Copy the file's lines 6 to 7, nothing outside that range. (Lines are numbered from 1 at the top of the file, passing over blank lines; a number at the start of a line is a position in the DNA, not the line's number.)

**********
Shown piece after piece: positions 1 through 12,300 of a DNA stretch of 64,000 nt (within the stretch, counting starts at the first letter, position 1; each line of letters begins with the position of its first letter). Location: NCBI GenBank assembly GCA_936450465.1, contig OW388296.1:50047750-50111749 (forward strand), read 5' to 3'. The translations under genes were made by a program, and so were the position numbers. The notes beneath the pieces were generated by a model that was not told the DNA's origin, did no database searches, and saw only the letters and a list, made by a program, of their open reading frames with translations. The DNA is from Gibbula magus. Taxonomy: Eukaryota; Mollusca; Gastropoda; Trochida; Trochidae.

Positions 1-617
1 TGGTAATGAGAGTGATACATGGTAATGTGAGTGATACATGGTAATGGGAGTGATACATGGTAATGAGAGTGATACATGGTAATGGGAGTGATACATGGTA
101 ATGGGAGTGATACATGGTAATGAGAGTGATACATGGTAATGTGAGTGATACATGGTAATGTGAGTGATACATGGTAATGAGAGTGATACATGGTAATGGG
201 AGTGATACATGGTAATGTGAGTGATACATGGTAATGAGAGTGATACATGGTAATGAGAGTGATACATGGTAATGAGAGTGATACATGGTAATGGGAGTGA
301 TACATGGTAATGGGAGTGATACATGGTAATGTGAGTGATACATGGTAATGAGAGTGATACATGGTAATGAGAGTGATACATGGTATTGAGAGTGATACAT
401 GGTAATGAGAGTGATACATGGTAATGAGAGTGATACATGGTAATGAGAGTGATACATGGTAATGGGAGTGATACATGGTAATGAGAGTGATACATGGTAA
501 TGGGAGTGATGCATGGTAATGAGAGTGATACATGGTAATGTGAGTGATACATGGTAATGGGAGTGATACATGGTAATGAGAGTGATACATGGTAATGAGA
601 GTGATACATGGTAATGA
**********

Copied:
301 TACATGGTAATGGGAGTGATACATGGTAATGTGAGTGATACATGGTAATGAGAGTGATACATGGTAATGAGAGTGATACATGGTATTGAGAGTGATACAT
401 GGTAATGAGAGTGATACATGGTAATGAGAGTGATACATGGTAATGAGAGTGATACATGGTAATGGGAGTGATACATGGTAATGAGAGTGATACATGGTAA